Heilbrunn Timeline of Art History



  • Sphaera Mundi [with other tracts]: Sphaera cum Theorcis Disputationibus Johannis Regiomontani contra Cremonensium Deliramenta Theoricas: Signatures 11v and 22
    Authors: Johannes de Sacrobosco (John Holybush, died 1256); Regiomontanus (Johannes Müller of Königsberg, 1436–1476); Georg von Peuerbach (1423–1461)
    [Venice:] Erhard Ratdolt, 1485
    Printed books with woodcut illustrations printed in one, two, and three colors of ink; 7 5/8 x 5 3/8 x 1/2 in. (19.4 x 13.6 x 1.2 cm)
    Gift of Paul J. Sachs, 1917 (17.45)

    The publisher and printer Erhard Ratdolt left his native Augsburg in 1475 and by the following year was at work in Venice, where his publications were among the most inventive to come from the press. In his Kalendarium of 1476, with its lovely woodcut border, Ratdolt introduced the first decorative title page in a printed book. At a time when most publishers left blank spaces for initial letters to be added by hand, he introduced a series of ornamental woodcut initials, examples of which can be seen on the pages shown here.

    Ratdolt had a particular interest in astronomy and mathematical science, using printed images to further elucidate these subjects. The Kalendarium, based on the studies of the astronomer Johannes Müller of Königsberg (known as Regiomontanus), included ten pages of eclipses, with the illuminated portion handcolored in yellow. His Euclid of 1482 included geometrical diagrams ingeniously set into the margins of the text. The astronomical treatise shown here was the first book to include an illustration printed in three colors of ink. The first part of this publication deals with the treatise on the sphere by the thirteenth-century British astronomer John Holybush (Sacrobosco in Italian).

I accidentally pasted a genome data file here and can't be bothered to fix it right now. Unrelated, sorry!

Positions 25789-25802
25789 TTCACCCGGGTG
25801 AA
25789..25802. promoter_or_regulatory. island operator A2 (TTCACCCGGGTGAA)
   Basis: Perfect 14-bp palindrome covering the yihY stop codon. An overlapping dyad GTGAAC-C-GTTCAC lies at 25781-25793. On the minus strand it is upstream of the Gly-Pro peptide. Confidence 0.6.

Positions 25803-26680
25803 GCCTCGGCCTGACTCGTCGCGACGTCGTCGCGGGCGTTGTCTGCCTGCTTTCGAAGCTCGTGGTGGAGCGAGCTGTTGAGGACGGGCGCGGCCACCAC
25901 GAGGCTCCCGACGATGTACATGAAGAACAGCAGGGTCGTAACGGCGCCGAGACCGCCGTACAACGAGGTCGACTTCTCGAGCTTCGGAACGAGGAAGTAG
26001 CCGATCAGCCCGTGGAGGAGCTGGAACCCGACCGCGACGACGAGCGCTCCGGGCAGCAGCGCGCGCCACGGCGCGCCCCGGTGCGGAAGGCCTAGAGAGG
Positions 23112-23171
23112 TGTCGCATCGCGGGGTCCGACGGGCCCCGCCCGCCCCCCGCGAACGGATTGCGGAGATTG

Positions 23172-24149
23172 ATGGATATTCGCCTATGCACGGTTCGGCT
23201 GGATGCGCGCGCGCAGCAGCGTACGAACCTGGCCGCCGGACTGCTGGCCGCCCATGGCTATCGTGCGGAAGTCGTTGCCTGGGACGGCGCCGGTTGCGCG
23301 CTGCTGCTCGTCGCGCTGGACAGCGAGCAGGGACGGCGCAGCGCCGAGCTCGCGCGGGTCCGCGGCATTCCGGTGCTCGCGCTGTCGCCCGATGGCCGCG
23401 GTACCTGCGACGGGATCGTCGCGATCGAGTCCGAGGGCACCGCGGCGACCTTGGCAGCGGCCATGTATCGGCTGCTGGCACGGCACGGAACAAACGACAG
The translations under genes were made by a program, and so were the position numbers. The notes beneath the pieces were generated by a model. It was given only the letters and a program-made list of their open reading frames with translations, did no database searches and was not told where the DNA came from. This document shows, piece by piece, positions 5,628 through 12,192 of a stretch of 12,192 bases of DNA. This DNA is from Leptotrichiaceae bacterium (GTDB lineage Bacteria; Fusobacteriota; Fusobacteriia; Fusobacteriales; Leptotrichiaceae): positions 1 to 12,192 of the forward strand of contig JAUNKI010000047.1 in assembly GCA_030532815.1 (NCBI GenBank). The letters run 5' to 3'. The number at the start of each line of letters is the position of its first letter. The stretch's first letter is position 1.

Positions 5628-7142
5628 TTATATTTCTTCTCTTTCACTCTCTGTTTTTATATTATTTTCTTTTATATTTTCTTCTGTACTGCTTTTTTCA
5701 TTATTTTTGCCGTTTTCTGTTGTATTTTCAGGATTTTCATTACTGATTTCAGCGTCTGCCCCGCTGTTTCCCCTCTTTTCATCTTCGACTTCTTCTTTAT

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  • Sphaera Mundi [with other tracts]: Sphaera cum Theorcis Disputationibus Johannis Regiomontani contra Cremonensium Deliramenta Theoricas: Signatures 11v and 22
    Authors: Johannes de Sacrobosco (John Holybush, died 1256); Regiomontanus (Johannes Müller of Königsberg, 1436–1476); Georg von Peuerbach (1423–1461)
    [Venice:] Erhard Ratdolt, 1485
    Printed books with woodcut illustrations printed in one, two, and three colors of ink; 7 5/8 x 5 3/8 x 1/2 in. (19.4 x 13.6 x 1.2 cm)
    Gift of Paul J. Sachs, 1917 (17.45)

    Sphaera Mundi [with other tracts]: Sphaera cum Theorcis Disputationibus Johannis Regiomontani contra Cremonensium Deliramenta Theoricas: Signatures 32v and 33
    Authors: Johannes de Sacrobosco (John Holybush, died 1256); Regiomontanus (Johannes Müller of Königsberg, 1436–1476); Georg von Peuerbach (1423–1461)
    [Venice:] Erhard Ratdolt, 1485
    Printed books with woodcut illustrations printed in one, two, and three colors of ink

    7 5/8 x 5 3/8 x 1/2 in. (19.4 x 13.6 x 1.2 cm)
    Gift of Paul J. Sachs, 1917 (17.45)

    In this publication, Ratdolt combined Sacrobosco's treatise on the sphere with later texts, such as the Theoricæ novæ planetarum of Regiomontanus. It is in this latter section that the woodcuts printed in multiple colors appear. While the use of color was intended to clarify the astronomical diagrams, here, as in his other publications, Ratdolt demonstrated his ability to combi

    Sphaera Mundi [with other tracts]: Sphaera cum Theorcis Disputationibus Johannis Regiomontani contra Cremonensium Deliramenta Theoricas: Signatures 53v and 54
    Authors: Johannes de Sacrobosco (John Holybush, died 1256); Regiomontanus (Johannes Müller of Königsberg, 1436–1476); Georg von Peuerbach (1423–1461)
    [Venice:] Erhard Ratdolt, 1485
    Printed books with woodcut illustrations printed in one, two, and three colors of ink

    7 5/8 x 5 3/8 x 1/2 in. (19.4 x 13.6 x 1.2 cm)
    Gift of Paul J. Sachs, 1917 (17.45)

    This diagram of a lunar eclipse in red, yellow, and black is the first book illustration to be printed in three colors.


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